Testicular Cancer

2021-02-21 12:00 AM

Testicular cancer typically presents with a firm, painless testicular mass; non-seminomatous tumours may present with widespread metastasis.

TESTICULAR CANCER

Testicular cancer typically presents with a firm, painless testicular mass; non-seminomatous tumours may present with widespread metastasis. Caucasians have a higher incidence than African Americans.

Risk factors include:

  •  Cryptorchidism (3–5 times increased risk)
  •  Testicular dysgenesis (testicular feminization and Klinefelter syndrome)
  •  Positive family history

Clinically, U/S typically shows a hypoechoic intratesticular mass. Serum tumour marker studies can be helpful in confirming the diagnosis. Treatment is radical orchiectomy and possible chemotherapy/radiotherapy. Staging includes an examination of the surgically resected specimen, including a lymph node dissection, along with imaging studies and lab tests.

Serum markers are used to monitor the disease.

  • AFP is produced by yolk sac tumours.
  • β-hCG is produced by choriocarcinoma and any tumour with syncytiotrophoblasts giant cells.
  • LDH is used to measure tumour burden.

Germ Cell Tumors

Germ cell tumours are usually hyperdiploid.

Seminoma is the most common germ cell tumour in adults, with a mean age of 40. It is characteristically sensitive to both chemotherapy and radiation and has an excellent prognosis (early-stage seminoma has a 95% cure rate).

A variant is spermatocytic seminoma, a disease of older men, also with an excellent prognosis. On gross examination, the tumour has a pale tan, bulging cut surface. A microscopic exam shows sheets of monotonous cells (with clear cytoplasm and round nuclei) separated by fibrous septae. Lymphocytes, granulomas, and giant cells may be seen

Choriocarcinoma is a highly malignant tumor that often has widespread metastasis at the time of diagnosis; hematogenous spread to lungs and liver is particularly com-mon. The often small tumor has extensive hemorrhage and necrosis. Microscopi-cally, syncytiotrophoblasts and cytotrophoblasts are seen.

Yolk sac tumor (endodermal sinus tumor) is the most common germ cell tumor in children; in pediatric cases, the prognosis is good. In adults, the prognosis may depend on the other histologic types that are admixed. Microscopically, yolk sac tumors show numerous patterns. Schiller-Duval bodies are glomeruloid structures.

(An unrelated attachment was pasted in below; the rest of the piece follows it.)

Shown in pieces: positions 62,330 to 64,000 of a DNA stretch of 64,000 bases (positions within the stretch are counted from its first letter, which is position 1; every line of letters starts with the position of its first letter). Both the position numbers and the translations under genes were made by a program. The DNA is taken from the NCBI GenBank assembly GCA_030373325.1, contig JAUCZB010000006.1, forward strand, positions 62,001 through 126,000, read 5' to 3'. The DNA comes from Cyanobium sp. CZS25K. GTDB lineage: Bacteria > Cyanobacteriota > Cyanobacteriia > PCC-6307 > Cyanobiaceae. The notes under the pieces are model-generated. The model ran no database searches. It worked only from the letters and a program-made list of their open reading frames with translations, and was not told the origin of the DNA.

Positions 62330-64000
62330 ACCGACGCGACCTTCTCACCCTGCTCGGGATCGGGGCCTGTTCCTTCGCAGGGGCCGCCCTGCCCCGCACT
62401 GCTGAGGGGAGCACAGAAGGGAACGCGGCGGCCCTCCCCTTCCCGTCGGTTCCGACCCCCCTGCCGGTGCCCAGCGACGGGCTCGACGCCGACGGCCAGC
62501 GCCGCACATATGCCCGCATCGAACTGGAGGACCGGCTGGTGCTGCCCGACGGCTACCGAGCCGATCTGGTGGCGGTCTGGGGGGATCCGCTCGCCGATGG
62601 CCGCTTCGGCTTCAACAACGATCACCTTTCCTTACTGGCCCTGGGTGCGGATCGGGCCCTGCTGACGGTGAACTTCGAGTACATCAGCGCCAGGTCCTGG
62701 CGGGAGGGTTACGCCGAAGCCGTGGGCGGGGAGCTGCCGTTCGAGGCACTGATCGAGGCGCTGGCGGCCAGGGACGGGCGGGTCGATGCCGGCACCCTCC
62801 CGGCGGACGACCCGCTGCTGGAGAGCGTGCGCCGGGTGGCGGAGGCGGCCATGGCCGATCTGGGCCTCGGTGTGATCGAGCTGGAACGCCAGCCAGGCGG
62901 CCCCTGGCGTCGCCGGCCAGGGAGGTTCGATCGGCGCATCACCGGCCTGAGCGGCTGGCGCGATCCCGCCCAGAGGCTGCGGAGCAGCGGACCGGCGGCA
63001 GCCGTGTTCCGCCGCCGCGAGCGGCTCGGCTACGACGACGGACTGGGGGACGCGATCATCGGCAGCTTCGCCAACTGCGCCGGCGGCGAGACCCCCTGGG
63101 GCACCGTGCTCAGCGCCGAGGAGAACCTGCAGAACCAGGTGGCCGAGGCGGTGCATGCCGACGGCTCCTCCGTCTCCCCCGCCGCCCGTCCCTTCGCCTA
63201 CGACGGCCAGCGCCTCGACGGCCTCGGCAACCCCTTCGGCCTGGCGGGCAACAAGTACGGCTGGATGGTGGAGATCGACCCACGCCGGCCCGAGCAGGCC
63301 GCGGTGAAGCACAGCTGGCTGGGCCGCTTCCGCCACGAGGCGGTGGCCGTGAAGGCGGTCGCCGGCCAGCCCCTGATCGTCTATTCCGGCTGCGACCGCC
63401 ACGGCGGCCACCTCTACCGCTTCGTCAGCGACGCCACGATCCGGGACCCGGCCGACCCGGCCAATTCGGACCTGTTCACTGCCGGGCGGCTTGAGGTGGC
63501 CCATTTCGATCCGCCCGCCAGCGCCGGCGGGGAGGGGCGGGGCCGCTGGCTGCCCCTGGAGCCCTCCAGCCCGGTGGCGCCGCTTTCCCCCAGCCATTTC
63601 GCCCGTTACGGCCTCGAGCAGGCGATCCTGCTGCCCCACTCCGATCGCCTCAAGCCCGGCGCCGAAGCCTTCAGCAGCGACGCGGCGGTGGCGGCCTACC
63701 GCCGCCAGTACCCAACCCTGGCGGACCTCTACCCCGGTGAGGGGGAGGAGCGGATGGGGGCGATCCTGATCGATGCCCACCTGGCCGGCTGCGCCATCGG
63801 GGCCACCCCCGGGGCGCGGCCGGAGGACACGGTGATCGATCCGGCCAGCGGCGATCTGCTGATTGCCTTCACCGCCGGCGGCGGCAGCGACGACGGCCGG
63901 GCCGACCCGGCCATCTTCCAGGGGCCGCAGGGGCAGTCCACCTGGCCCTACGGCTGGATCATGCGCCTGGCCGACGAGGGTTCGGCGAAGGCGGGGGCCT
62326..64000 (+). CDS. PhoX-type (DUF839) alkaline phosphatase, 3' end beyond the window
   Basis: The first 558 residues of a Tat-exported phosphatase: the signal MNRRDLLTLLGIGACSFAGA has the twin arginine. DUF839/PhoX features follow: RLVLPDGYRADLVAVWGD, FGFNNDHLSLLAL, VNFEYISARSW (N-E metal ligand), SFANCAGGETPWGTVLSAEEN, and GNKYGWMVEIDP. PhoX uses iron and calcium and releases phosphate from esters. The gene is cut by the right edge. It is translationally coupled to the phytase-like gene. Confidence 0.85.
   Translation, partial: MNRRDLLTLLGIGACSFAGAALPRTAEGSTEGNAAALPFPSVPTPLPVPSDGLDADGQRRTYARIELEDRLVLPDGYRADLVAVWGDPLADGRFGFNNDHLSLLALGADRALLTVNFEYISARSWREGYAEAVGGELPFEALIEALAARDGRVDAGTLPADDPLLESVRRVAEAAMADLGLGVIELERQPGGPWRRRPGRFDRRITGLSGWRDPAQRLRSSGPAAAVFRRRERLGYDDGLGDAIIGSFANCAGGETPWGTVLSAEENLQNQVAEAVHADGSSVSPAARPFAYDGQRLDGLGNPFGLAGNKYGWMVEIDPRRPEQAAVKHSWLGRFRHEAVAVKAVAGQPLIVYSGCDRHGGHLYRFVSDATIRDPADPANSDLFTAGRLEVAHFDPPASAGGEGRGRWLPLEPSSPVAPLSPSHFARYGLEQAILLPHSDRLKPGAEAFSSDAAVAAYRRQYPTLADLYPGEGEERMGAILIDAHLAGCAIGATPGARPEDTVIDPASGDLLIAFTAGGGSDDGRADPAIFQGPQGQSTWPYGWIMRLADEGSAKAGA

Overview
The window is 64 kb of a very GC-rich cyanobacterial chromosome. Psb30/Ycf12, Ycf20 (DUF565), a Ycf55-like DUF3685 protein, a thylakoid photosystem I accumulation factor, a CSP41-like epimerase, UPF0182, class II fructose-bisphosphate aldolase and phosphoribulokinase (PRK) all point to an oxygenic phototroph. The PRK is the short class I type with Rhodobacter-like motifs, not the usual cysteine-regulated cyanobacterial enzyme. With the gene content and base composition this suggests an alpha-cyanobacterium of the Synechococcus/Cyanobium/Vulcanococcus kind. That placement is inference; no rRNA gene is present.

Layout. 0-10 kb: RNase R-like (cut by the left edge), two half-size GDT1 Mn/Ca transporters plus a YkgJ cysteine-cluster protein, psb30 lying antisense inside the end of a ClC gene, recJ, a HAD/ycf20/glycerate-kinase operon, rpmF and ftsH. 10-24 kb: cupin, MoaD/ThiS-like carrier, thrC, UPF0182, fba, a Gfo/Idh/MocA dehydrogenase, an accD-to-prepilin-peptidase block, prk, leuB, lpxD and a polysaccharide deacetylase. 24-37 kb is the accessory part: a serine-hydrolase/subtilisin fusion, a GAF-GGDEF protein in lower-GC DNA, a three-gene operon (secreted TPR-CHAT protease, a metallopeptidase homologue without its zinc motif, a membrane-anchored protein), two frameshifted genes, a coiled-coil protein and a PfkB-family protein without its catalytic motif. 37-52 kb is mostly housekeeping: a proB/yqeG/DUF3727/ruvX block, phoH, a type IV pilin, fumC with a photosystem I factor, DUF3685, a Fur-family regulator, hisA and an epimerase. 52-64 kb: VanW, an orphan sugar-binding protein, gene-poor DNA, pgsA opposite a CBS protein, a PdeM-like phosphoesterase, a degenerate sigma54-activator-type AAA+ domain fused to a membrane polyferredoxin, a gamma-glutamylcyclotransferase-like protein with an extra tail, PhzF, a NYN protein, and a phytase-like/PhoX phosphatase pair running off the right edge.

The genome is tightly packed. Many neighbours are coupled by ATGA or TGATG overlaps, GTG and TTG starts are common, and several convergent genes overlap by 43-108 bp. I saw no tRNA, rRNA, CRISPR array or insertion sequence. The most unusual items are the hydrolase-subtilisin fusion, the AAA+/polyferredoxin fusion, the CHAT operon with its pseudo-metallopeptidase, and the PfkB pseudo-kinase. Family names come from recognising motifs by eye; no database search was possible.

Teratoma often causes cystic masses which may contain cartilage and bone. Micro-scopically, mature teratoma usually contains ectodermal, endodermal, and mesodermal tissue in a haphazard arrangement. Immature elements contain embryonic tissue. Prepubertal cases are benign regardless of immature elements; teratomas in adults have malignant potential.

Mixed germ cell tumours. As many as 60% of germ cell tumours contain >1 component. When both teratoma and embryonal carcinoma are present, the name teratocarcinoma is used.

Sex Cord–Stromal Tumors

Sex cord-stromal tumours include Leydig cell and Sertoli cell tumours.

Leydig cell tumours cause painless testicular masses and have a bimodal distribution (prepubertal and age >50). They may produce androgens and estrogens.

  • In adults, the hormonal secretion can produce gynecomastia; in children, it can produce precocious puberty.
  • Benign tumours (90%) have an excellent prognosis; malignant tumours (10%) can be refractory to chemotherapy and radiation therapy.
  • Tumour cells have abundant pink cytoplasm.

Sertoli cell tumours are rare and usually benign. Microscopically, they show tubule formation.

Other Tumors

  • Testicular lymphoma is the most common testicular tumour in men >age 60. Itis most commonly non-Hodgkin lymphoma, diffuse large cell type.
  • Scrotal squamous cell carcinoma is associated with exposure to soot (chimneysweeps).